Averting the gaze

I recently saw a facebook friend, who is Jewish, write that she and other Jews feel abandoned by the left. It’s a sentiment that isn’t unique to her, I’ve heard many of my fellow left-wing Jews express similar sentiments, as have I. We are not really wanted on the left anymore unless we swear a loyalty oath against Israel. Black and white versions of the world, loyalty oaths, boycotts, simplifying human beings and their complex relationships to their various cultural and religious identities, their homes and their families, etc., seems to me to work against what the left has always represented to me. But now I’m starting to wonder whether I ever was considered part of the camaraderie of ‘acceptance’, or whether that acceptance has always been conditional on being a ‘good Jew’, defined mainly by non-Jews.

I don’t think I need to explain why it’s not up to non-Jews to tell Jews what they should or should not feel about their religion, or culture, or even about Israel. Nor do I think I need to explain why non-Jews don’t have a right to place us into ‘good Jews’ and ‘bad Jews’ categories where they set the boundaries of acceptance and belonging and make them contingent on selective criteria. You don’t walk up to any minority and make them tokenistic emblems, or require loyalty oaths from them, or set conditions about their very own identity. But yet, this all seems to be acceptable practice in most left-wing events I’ve attended, and seems to be the status quo in the kind of behaviour I see on social media.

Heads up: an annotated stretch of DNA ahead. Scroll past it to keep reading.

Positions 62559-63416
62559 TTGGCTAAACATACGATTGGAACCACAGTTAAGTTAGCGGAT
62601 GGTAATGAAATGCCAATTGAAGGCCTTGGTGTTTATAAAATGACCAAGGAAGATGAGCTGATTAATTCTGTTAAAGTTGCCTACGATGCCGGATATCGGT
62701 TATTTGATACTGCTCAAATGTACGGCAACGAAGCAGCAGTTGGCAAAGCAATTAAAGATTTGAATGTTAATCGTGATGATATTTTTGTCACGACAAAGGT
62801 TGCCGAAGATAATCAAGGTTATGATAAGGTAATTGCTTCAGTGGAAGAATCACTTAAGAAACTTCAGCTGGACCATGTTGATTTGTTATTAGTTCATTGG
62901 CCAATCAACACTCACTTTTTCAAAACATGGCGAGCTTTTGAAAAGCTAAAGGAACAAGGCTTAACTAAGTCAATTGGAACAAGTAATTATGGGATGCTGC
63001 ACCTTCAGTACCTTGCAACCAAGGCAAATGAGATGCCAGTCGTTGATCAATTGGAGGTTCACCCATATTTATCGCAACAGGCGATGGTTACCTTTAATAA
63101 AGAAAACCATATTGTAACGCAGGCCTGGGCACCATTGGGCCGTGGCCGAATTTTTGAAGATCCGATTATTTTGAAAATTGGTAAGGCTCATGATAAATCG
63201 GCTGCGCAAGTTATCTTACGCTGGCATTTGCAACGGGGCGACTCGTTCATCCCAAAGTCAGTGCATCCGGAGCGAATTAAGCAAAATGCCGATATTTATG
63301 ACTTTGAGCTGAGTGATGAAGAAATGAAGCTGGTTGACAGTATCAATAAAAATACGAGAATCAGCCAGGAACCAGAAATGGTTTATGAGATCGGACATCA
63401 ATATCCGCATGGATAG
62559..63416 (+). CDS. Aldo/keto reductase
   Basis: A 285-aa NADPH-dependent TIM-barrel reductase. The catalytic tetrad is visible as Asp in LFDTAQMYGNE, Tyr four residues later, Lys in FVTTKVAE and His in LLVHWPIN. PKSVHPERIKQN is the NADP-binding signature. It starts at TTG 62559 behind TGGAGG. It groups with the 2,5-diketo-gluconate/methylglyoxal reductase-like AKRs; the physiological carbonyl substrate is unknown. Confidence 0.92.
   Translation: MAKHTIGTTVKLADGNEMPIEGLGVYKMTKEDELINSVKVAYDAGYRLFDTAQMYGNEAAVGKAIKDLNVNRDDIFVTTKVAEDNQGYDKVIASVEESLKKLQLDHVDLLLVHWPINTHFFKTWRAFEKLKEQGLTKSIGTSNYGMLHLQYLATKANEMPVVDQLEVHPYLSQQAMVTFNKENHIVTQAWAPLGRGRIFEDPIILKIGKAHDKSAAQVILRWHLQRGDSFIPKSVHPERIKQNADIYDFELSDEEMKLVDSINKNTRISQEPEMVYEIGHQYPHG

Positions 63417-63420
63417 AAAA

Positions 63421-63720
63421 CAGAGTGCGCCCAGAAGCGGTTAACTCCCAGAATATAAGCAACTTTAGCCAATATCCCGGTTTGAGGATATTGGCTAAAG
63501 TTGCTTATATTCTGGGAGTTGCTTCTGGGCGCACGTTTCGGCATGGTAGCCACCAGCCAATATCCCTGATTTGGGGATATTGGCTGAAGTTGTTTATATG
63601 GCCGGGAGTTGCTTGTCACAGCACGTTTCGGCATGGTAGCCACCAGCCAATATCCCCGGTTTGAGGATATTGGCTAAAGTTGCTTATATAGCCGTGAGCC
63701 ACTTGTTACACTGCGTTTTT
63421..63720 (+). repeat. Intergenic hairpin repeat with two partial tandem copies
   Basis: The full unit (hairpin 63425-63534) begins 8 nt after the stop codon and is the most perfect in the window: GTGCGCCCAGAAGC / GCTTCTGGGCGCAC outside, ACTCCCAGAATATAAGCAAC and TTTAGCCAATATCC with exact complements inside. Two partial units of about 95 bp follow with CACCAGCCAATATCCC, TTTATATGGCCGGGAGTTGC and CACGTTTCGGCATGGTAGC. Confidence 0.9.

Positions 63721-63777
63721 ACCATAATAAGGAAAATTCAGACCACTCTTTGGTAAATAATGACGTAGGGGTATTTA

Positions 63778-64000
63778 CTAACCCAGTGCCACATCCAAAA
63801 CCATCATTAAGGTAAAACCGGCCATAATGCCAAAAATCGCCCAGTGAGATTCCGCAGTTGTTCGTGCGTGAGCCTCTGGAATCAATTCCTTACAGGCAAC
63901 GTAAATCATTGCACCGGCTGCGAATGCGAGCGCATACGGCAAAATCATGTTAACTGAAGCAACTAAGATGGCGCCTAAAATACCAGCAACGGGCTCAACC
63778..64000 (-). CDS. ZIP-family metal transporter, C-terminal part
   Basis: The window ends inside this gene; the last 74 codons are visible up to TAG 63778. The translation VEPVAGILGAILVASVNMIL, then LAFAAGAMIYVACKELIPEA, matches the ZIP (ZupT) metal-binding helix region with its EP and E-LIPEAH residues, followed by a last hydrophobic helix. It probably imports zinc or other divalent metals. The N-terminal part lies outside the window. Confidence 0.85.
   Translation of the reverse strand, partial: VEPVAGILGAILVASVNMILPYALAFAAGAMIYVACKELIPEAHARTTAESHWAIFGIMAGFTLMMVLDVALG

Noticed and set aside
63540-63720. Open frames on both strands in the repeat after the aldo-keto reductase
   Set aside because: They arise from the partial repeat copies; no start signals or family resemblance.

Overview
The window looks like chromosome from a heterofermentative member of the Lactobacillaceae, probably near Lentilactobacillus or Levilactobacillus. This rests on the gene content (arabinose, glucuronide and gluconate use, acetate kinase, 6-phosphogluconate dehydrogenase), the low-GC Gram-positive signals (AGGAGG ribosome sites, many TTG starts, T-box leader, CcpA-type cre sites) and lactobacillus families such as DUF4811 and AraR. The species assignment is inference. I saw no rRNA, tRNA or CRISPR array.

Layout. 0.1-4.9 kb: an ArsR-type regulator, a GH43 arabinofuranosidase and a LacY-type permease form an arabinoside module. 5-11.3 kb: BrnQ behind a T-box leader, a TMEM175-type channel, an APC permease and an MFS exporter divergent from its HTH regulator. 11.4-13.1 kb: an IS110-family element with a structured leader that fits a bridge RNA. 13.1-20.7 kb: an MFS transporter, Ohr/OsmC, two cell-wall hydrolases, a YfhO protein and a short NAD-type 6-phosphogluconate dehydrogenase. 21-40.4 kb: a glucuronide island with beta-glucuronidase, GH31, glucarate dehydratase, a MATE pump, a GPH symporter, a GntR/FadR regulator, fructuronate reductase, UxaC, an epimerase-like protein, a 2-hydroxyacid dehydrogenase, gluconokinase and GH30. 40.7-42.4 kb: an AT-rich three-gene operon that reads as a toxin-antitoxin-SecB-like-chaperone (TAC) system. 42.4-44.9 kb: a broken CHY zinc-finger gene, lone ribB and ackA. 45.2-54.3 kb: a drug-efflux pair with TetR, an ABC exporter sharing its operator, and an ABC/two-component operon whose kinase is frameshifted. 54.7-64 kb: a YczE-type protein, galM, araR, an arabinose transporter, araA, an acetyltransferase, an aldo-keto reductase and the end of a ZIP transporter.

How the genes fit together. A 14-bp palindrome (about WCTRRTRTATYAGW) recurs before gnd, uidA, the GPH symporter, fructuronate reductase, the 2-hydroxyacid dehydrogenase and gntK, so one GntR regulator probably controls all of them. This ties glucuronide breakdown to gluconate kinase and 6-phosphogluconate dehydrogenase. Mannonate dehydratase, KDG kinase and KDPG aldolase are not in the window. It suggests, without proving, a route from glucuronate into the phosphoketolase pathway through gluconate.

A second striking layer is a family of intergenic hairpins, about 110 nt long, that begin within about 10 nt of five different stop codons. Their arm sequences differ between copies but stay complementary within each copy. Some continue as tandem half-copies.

In my stupidity, I expected there to be a large response from my non-Jewish left-wing twitter feed or facebook friends about the recent anti-Semitic attack in Paris. But instead, the silence was deafening. It’s a pattern I should be used to by now – I usually only see my Jewish friends react or condemn when such events occur. Which is in stark contrast to my feed when any other minority group is targeted in a similar hateful and murderous way. I have raised this before with non-Jewish left-wing friends, trying to explain to them, on a really basic level, why we feel abandoned by the left. The response tends to be that not everyone has to react to every single injustice, that people can’t always react publicly to everything. There is truth in that – after all, I myself don’t always have the energy, the time, or even the knowledge to react to every single injustice – and sometimes I may condemn something without feeling the need to make it public all the time (after all, my principles and my ethics aren’t a public performance, so not everything is up for public consumption). But there is something else going on here.

This pattern is consistent for a reason. The left-wing gaze is consistently averting its eyes from contemporary anti-Semitism as if it doesn’t exist, or is simply not as relevant as other injustices. As if Jews don’t have a genuine reason to be afraid just like any other minority group that is under attack. If I want to actually be informed about what’s going on in worldwide and in particular, European, anti-Semitism, I have to actively seek it out in Jewish press.

I’m sure that for every line I’ve written here, there is an example that contradicts what I’ve said. God, I hope so, please prove me wrong. But at the same time, many of us left-wing Jews are saying similar things to what I’ve said above, and maybe it’s time people started believing us.

I have closed comments on this post for obvious reasons.